All the Ways Dick Became a Word

From Richard to Richard’s penis, we’re explaining how every kind of dick came to be

No need for dicking around on this one. The word “dick” means a whole dickload of different things, so let’s get into it. Starting with…

Dick as in Richard

Richard has been a name for a long time — over a thousand years, in fact. It derives from the Frankish ethnic group known as the Normans, who conquered England in 1066, making the name “Richard” suddenly a popular English name. The name itself means “brave ruler,” from the words “ric” (meaning king), and “hard” (meaning brave).

With Richard being a common name, the nicknames “Rick” and “Rich” were born fairly naturally, as they were both a shortening of the name. As for “Dick,” that was created in the Middle Ages, when it became popular to have rhyming names as nicknames. As the guys at Today I Found Out explain, it was common for short names to be given soundalike nicknames during this period, like “Bob” for “Rob” and “Bill” for “Will.” In the same fashion, Rick was given the nicknames “Hick” and “Dick.” While Hick faded over time, Dick managed to stick around throughout the centuries and up until today, where it adorns guys like Dick Cavett, Dick Van Dyke, Dick Cheney, Dick Durbin, Dick Butkus and a whole bunch of other Dicks

Dick as in, Well, Your Dick

This dick’s origin is a matter of some dispute, with two competing theories as to how “dick” became a substitute for the word “penis.” The first theory derives from the name Dick, which gained so much popularity during the Middle Ages and onward that it became a word simply meaning “man” or “dude,” kind of like how “Jack” might be used for a generic guy’s name, like “Hey Jack!” or “Hit the road, Jack!”

With “Dick” being a generic word for “guy,” this theory, according to Grammarphobia, states that it also became a substitute for a man’s junk, which began as British military slang sometime in the mid-19th century.

The other theory of how dick became a penis credits English poet and author Geoffrey Chaucer, who used the verb “dighte” as a verb for sex, and that “dick” derived from that. To offer an example of dighte in contect, here’s an excerpt from Chaucer’s The Wife of Bath’s Prologue:

Yet tikled it his herte, for that he!
Wende that I hadde of hym so greet chiertee.
I swoor that al my walkynge out by nyghte
Was for t’espye wenches that he dighte.

I don’t know about you, but that definitely got me hot.

Dick as in “Dicking Around”

Let’s be honest here, “dick” is just a funny word to say — we know better than most — so it’s no wonder that once it came to mean “penis,” its use would flourish, much like “fuck” has, well, a fuckton of meaning nowadays. This is pretty much why “dick” has also come to mean “nothing” or “a waste of time,” as in, “You don’t know dick!” or “Quit dicking around!” According to Merriam-Webster, the usage of dick in this context began in 1948, quite possibly by author Norman Mailer in his novel, The Naked and the Dead:

“You’re my son, and you’re just like me, the only reason you been dicking around is there ain’t anything big enough for you to get your teeth in.”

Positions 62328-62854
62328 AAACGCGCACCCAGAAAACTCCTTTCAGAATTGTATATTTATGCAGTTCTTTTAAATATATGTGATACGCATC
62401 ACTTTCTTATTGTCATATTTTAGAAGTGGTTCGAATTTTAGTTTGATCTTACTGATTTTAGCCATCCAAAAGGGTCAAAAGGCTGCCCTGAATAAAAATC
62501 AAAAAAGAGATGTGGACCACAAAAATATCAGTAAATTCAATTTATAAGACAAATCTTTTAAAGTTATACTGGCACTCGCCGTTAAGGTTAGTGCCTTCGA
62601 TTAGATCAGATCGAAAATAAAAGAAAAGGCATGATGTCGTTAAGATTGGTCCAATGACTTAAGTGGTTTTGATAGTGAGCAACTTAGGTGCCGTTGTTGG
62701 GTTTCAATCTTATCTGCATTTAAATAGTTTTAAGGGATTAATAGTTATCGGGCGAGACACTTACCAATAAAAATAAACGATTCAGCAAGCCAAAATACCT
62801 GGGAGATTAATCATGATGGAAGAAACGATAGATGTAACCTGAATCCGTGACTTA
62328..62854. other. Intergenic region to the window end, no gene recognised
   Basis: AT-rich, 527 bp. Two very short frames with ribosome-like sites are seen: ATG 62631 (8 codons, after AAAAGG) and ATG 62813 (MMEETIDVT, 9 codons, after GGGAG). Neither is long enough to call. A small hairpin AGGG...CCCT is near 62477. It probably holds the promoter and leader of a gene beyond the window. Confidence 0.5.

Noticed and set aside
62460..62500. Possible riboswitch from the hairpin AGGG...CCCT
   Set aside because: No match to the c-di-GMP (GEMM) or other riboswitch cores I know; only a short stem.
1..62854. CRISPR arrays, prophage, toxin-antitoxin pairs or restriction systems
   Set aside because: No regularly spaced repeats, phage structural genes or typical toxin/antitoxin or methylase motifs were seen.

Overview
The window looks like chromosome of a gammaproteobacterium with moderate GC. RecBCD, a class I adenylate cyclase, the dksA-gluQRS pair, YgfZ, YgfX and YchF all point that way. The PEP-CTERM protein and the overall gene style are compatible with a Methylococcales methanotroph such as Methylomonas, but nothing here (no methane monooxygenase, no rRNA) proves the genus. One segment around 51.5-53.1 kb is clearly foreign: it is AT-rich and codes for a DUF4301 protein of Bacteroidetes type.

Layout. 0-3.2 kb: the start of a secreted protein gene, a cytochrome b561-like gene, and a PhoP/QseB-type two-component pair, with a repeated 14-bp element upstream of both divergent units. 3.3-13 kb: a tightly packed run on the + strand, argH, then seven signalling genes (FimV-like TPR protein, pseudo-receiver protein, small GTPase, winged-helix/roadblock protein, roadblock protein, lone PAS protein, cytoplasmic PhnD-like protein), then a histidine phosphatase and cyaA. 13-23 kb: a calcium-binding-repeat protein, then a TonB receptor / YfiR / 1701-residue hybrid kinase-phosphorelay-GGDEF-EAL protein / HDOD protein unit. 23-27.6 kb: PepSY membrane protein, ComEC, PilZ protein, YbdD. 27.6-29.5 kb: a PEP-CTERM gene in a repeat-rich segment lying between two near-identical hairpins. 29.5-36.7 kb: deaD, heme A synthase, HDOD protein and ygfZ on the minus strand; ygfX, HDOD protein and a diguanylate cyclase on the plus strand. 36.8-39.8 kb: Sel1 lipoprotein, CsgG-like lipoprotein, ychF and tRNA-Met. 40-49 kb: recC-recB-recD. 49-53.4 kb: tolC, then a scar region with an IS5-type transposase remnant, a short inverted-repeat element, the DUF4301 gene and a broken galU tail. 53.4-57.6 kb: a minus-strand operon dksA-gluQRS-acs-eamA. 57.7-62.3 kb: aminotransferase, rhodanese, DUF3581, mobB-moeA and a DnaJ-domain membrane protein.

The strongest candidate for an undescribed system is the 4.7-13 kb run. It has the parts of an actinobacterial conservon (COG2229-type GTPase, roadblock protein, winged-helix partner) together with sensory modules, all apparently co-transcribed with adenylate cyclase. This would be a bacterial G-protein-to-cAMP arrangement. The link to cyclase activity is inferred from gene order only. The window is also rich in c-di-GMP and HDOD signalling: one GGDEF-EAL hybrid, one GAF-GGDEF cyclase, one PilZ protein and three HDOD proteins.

Dick as in “Don’t Be Such a Dick!”

Dick as an insult began in the 1960s, with the first known example being from Norman Bogner’s 1966 novel Seventh Avenue: “He’s a dick. I don’t know from respect, except for my parents.” This seems to be a simple derivative of “dick” as in “penis.” So just imagine it as, “Don’t be such a penis!” or “He’s such a penis” or “Hey you penis, you didn’t give me all my change!”

Dick as in Detective

While this is used a bit less often nowadays, dick was a fairly common word for a private detective in the early 20th century — think Philip Marlowe, Sam Spade, and later, Dick Tracy. As Twitter’s Etymology Nerd tells me, “The word ‘dick’ as meaning ‘detective’ was first recorded in a 1905 dictionary of slang.” No one’s exactly sure how this version of dick came to be, but the Etymology Nerd tells me there are a few competing theories.

The first is that it’s simply a shortening of the word detective, which is why it sounds so much like it. This theory, while simplistic, does seem to hold some water by the very fact that “dick” seems to be a simple, all-purpose word that’s come to mean lots of things, even more than the modern uses laid out here. According to Cassell’s Dictionary of Slang, “dick” has also meant “declaration,” “riding whip,” “leather apron” and even “clitoris.” For that last one, The New Partridge Dictionary of Slang and Unconventional English offered up this tasteful example: “She had a dick so long she had to be circumcised.”

The other major theory is that “it could come from a 19th-century criminal slang word ‘dik’ meaning ‘to watch,’” the Etymology Nerd explains. Similar words to this are also “dekko” or “decko,” which derive from the Hindu word “dekho” meaning “look.” If either of these first two theories are correct, it means that this version of the word evolved totally separate from all the other dicks out there, which might share a common origin in that they all may derive — in one form or another — from the name “Dick.”

But there’s a third theory online that credits author J. E. Preston Muddock, who created the character Dick Donovan. As Private Investigator Info explains, “This Scottish detective became a benchmark prototype for the many investigative heroes to follow, and it would be easy to see how his name could be the real reason for the terminology to be used to describe a professional investigator.” 

While Dick Donovan is a lesser-known character now, around the turn of the century — when “dick” came to mean “detective” — Donovan was just as popular as Sherlock Holmes. And if this is the case, then this dick also derives from the name Dick, making it the same old dick as all the rest of these dicks we’ve talked about. 

By the way, the word “dick” appears 56 times in this article. You’re welcome, dicks.